Planning your production - Part Two
Planning your production - Part Four

Planning your production - Part Three

Planning your production is a four-part series to help you better understand the video production process by breaking down each element involved in producing a video. By understanding the process, it's our hope you'll ultimately benefit from a better video by knowing what's going to happen and when.

Part One of this series can be found at: http://www.forrestermediablog.com/2015/05/planning-your-production-part-one.html

In part three of this four part series, we exam the filming portion of your production.

This is the point where ideas become images.

Once scripting is complete and the location scout has been made, shooting days are scheduled. Since the shoot normally involves the scheduling of several people, including you or your representatives, considerations should be made to ensure everyone is available on the preferred shoot date prior to booking the date.

On the day of the shoot, the location should be ready for the crew. If the location include employees working their normal assignments, these employees should receive notification in advance that the production will be occurring. Appearance releases are needed from everyone identifiable and appearing on camera.

For those appearing on camera for an interview, we suggest they wear solid-colored clothing. Earth tones work best but by no means are required.

Filming almost always takes longer than clients expect it to take. We schedule what we believe will be sufficient time for setting up each shot, filming the scene or interview and moving on to the next setup. While we are aware of the impact filming can make on a busy location, trying to rush an interview or skip a meal break is generally not a good idea.

Appearing on camera can be stressful for those not accustomed to doing so. It's our job to help sooth nerves and make our guests comfortable. Having bottled water, snacks or lunch provided goes a long way in keeping them happy so they can focus on giving their best rather than worrying about a growling stomach. In all honesty, the same applies to the crew. A fed crew is a happy crew. If we are scheduled for a full-day shoot, we'll discuss options in advance so arrangements can be made.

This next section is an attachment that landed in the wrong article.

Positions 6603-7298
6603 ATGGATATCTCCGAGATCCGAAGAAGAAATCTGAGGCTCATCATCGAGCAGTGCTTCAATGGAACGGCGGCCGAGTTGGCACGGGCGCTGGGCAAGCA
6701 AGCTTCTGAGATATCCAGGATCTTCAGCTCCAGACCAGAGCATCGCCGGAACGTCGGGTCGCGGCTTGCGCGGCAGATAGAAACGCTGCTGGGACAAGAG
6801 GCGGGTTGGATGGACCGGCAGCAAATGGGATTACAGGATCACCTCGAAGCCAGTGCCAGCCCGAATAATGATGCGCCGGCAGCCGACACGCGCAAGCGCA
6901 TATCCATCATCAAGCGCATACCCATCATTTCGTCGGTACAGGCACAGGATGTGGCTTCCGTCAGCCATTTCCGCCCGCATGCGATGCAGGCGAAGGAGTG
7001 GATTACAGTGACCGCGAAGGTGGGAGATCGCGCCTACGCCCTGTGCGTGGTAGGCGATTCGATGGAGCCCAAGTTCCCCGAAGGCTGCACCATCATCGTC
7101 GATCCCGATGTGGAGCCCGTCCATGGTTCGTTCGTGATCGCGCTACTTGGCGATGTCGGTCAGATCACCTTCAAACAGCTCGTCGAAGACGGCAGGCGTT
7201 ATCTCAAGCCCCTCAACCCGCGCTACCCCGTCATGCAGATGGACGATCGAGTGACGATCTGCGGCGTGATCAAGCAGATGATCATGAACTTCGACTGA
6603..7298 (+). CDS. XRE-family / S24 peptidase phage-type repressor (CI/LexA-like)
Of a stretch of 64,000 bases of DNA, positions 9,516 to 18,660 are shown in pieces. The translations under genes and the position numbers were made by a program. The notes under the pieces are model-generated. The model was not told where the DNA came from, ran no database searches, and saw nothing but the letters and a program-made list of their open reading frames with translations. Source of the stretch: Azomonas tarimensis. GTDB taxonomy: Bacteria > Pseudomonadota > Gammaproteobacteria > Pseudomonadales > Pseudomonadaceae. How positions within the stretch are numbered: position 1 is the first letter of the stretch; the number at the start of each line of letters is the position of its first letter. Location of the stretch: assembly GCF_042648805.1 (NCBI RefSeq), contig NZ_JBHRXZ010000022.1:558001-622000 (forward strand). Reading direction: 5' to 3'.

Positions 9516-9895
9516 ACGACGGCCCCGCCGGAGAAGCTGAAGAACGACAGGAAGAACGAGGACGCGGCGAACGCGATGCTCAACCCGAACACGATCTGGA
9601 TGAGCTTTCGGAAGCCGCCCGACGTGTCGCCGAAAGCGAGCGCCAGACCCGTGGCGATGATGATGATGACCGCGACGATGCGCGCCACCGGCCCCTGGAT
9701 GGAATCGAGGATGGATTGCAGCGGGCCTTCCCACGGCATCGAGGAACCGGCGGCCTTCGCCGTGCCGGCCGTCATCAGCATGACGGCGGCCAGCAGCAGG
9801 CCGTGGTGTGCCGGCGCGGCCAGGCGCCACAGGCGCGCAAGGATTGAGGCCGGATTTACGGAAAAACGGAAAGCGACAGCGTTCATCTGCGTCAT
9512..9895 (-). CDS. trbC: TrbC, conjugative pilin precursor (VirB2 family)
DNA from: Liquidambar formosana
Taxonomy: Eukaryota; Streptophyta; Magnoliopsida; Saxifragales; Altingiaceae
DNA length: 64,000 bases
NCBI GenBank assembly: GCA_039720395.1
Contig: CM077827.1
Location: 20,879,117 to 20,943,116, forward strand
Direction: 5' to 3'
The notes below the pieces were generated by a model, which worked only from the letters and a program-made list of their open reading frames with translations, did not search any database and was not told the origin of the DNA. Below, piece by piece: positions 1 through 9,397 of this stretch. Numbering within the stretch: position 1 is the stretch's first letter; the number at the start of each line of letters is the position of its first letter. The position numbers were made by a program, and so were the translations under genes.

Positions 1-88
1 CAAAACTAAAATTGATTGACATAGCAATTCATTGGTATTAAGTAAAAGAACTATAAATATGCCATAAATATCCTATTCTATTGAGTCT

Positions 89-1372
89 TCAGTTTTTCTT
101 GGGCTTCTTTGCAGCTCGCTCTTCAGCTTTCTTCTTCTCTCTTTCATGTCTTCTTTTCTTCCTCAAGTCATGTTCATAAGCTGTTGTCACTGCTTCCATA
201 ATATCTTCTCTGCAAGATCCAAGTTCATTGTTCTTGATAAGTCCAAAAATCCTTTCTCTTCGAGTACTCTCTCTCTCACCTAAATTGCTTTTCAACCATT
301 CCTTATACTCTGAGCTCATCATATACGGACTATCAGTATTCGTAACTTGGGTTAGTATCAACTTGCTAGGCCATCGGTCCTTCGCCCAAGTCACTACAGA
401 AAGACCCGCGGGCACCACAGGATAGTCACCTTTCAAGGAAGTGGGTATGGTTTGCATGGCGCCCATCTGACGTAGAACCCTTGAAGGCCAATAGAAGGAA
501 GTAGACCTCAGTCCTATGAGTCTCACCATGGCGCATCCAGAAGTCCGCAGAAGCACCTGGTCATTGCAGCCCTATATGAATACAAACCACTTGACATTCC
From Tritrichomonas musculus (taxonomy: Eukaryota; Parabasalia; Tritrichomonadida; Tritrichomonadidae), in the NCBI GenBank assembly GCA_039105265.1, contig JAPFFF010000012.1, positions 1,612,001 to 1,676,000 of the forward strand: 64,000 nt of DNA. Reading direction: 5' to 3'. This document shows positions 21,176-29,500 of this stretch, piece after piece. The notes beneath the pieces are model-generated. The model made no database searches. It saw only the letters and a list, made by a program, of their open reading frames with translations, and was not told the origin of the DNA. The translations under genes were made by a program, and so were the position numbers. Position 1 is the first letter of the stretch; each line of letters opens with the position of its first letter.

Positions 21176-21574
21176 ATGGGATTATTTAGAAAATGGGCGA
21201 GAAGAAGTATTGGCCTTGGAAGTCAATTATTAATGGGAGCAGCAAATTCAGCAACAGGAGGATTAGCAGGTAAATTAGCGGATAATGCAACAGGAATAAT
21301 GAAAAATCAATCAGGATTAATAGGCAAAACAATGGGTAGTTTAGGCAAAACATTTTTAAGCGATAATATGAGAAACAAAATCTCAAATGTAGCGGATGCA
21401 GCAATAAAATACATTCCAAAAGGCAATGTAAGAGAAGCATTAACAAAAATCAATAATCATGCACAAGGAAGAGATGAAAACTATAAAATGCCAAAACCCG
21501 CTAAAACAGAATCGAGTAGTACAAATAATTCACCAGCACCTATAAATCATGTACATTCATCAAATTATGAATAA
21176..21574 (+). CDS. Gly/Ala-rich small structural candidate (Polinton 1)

The filming days are the most expensive days of the production in terms of labor. Therefore it is important that we have an accurate shot list and script so time is not wasted on determining what to shoot. The director should be able to work directly from the shot list and script. Adding or changing shots and scenes could create an overtime situation that may not be budgeted. Make good use of your pre-production time to iron out issues in the script to avoid problems on the day of filming.

Our gear is travel-ready, so we'll arrive with a cart of equipment (often more, occasionally less depending on the project) and get to work setting up the camera, lighting and microphones. Of course, every production is different, so some projects may take more time than others to prepare for our first interview, event or webcast.

We'll keep you informed throughout the day on our progress and alert you to any issues that require your attention.

It's our goal to have a safe and productive day of filming.

Next week, we'll discuss the editing of your video, also known as the post-production process and wrap up the post with a summary.

As always, we're here to answer your questions and provide a free estimate for your video. You can visit our website at Forrester Media or call us at 770-226-9250.

 

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